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Tuesday, May 02, 2006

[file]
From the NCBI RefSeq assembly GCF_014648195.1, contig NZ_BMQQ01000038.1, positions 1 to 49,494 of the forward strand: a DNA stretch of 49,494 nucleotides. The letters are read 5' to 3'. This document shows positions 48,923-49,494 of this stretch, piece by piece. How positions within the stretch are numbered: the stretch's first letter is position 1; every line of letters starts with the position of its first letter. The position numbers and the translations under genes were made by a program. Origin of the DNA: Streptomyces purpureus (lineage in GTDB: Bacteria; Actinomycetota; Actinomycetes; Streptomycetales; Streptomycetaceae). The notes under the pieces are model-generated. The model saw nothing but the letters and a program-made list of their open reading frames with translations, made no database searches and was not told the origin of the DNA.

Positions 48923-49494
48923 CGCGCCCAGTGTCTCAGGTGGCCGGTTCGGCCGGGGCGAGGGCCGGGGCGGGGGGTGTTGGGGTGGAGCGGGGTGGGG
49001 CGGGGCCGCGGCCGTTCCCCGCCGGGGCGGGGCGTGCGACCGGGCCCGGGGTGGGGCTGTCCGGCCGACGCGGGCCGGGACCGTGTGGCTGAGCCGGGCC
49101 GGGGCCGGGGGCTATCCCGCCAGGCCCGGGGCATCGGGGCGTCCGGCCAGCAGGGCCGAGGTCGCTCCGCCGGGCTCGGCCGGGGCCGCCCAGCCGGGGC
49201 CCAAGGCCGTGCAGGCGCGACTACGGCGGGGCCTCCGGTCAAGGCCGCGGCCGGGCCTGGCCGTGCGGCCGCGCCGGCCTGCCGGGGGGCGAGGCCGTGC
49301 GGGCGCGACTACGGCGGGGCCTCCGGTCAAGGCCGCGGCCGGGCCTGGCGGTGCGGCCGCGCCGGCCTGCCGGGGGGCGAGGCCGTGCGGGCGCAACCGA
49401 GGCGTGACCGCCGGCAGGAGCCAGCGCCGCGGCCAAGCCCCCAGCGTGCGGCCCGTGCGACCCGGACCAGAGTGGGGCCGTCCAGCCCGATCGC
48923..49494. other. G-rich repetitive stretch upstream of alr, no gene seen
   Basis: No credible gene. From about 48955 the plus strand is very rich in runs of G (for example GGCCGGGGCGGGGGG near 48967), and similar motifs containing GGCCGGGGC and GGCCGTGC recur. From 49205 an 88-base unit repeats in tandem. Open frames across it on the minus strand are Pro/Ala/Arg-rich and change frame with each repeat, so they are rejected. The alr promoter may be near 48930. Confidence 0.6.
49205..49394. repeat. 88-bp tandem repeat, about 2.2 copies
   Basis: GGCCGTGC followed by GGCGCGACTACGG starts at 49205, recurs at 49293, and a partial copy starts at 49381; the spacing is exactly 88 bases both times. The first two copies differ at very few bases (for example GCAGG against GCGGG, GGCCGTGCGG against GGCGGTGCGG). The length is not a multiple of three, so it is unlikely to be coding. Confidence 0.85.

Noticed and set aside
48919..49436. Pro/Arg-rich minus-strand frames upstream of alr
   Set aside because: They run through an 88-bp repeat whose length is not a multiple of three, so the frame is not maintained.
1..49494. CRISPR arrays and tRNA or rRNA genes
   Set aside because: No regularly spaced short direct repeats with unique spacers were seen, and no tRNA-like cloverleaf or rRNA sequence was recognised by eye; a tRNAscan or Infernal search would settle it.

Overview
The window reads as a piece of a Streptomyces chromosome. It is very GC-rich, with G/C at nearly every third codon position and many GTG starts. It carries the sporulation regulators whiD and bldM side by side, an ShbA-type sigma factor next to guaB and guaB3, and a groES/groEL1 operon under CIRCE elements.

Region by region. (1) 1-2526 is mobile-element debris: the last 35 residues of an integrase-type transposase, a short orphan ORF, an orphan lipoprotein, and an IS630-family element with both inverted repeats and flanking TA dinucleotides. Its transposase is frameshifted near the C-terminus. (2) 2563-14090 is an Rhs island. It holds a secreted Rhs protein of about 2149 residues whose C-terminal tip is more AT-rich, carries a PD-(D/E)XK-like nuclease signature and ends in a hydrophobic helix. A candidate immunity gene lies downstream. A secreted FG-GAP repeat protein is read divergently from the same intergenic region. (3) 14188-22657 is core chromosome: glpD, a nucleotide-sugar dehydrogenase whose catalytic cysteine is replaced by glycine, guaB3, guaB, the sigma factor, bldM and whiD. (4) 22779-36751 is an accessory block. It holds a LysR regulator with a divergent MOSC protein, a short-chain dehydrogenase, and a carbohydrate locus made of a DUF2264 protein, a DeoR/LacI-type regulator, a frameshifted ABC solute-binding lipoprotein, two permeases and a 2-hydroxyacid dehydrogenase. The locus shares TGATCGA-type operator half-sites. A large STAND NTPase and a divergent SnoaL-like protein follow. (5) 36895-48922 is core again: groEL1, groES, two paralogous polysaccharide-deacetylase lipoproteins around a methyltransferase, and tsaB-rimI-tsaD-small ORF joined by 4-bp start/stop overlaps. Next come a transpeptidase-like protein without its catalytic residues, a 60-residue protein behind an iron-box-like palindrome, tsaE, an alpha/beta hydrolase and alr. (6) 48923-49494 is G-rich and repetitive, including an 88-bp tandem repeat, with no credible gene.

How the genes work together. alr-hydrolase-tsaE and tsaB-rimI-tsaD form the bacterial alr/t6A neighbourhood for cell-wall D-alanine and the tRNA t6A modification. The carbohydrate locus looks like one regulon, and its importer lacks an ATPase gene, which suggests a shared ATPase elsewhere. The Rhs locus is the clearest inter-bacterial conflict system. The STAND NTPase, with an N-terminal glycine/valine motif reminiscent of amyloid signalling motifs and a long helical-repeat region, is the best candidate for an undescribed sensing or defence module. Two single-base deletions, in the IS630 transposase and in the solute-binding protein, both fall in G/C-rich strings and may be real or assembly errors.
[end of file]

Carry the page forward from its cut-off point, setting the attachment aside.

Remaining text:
Some Excerpts from Pope Benedict I suppose that over the past year, many of us have been getting to know Pope Benedict, perhaps mostly by reading his writings and others' reminiscences of him. Concerning the latter, I liked an anecdote about Professor Ratzinger at Münster from the theologian Francis Schüssler Fiorenza: One day, I met Ratzinger outside of class, because two Dominican theologians from the United States needed a translator. Wanting to make a good impression, I dressed up in my best suit, which was a black one. As a result, Ratzinger addressed me as "Father." When I explained that I was a layperson, he pointed to my black suit, because at German universities priests did not wear clerical collars but regular black suits. During this meeting, after many other questions, one of the Dominicans asked, "Did Jesus have a vision of God in Mary's womb?" At that point, Ratzinger looked surprised. He turned to me, and asked in German, "Did I understand that question correctly?" I nodded yes. Answering directly in Latin, Ratzinger quoted William of Ockham: Miracles should not be multiplied beyond necessity. Obviously, he knew more English than he let on. Taking a break this late afternoon, I was looking through back issues of the Ecumenical Review, and the July 2005 issue (vol 57, no 3) reprinted a presentation that Pope Benedict XVI, then obviously still Fr Joseph Ratzinger, gave in August 1971 as a member of the World Council of Churches' Faith and Order Commission in Louvain. The Commission was considering a report on "The Unity of the Church and the Unity of Humanity." I thought that some of you might appreciate a couple excerpts, if you have not come across this elsewhere: That the church has not fully "arrived" as long as it remains a mere Western import is denied by no one today. Even so, it is clear that faith can be identified with no form of culture. Faith must again and again be translated anew, and translation means to penetrate the form of thinking and living, not merely to change the words. On the other hand, translation also means identity in essentials. Yet how can one discover this essence, since it never appears in pure form, but always only in historical forms which, as such, are not absolute? The Christ event itself is an event in space and time, i.e. in a particular, in itself accidental, cultural situation; and again, it appears to us never otherwise than in the partly accidental interpretation of the first witnesses. What in this accidental aspect has become necessity by virtue of the eternal significance of Jesus Christ? How far must we all, in order to be Christians, become Jews and Greeks? The questions can be made more concrete: How far are all Christological titles irreplaceable, or how far can or must they be supplemented by new ones? What in Christian liturgy belongs to the proper order of the liturgical year, in order that it should remain Christian, and what is changeable? It will be clear that the mere concept of the incarnation is insufficient: incarnation does not come to us in a unilinear way, but only brokenly, through death and resurrection. It is also clear that the first appropriation of the Christian message in the earliest church has the character of a model; Jewish and Greek culture here undergo a certain crucifixion: existing concepts and forms were broken up and so brought to a new fruitfulness. But these general rules take away from the concrete questions nothing of their sharpness; rather; they are making them even sharper. ... When one considers the effects of technological civilization upon the unity of mankind, a remarkable contradiction comes to light. On the one hand, technology has developed into a comprehensive form of life and thought; in the language of technology, there is an unbroken possibility of communication across all barriers. On the other hand and at the same time, with the advance of the kind of positivistic thinking which technology encourages, the language of philosophy has become more and more fragmented, so that philosophy today consists for the most part only of philosophies which exist side by side very largely without communication. Hand in hand with the universalizing of technological communication goes a break-off of communication in the questions of meaning, in the realm of the really human, which no longer appear to be communicable. The unity of mankind is thus more sharply threatened than ever before. With this historical process, faith also has lost its language, or it speaks no more than a special language, which is understood only within Christianity yet outwardly is scarcely comprehended any more. Within particular churches, this process has also led to language difficulties between different groups which confront each other across almost insuperable barriers. Is the church in the technological world really condemned to be speechless, to a pluralism without communication, to the ghetto? Does she have possibilities to express her unity anew, and thus to make a contribution to the unity of mankind? If uniform formulae are no longer possible, where are the standards by which the inner unity of the unlike can be recognized? Such questions have to do by no means merely with the self-preservation of the church. They concern the continuance of human life. That becomes clear when one looks seriously at the inner problematic of technological development. The question - how technological development can be carried further without ending in the self-destruction of mankind - becomes the fundamental problem of existence in this, our world. Technical development without humane standards is senseless. The worldwide protest of youth, in spite of the questionableness of many of its forms, is ultimately grounded here, in an uprising against a science which describes itself as value-free, yet hands man over to a value-less existence and in so doing detroys him. The technological world, which begins by making faith speechless, thus turns into a direct question to faith: By what standards can true humanity be measured? ...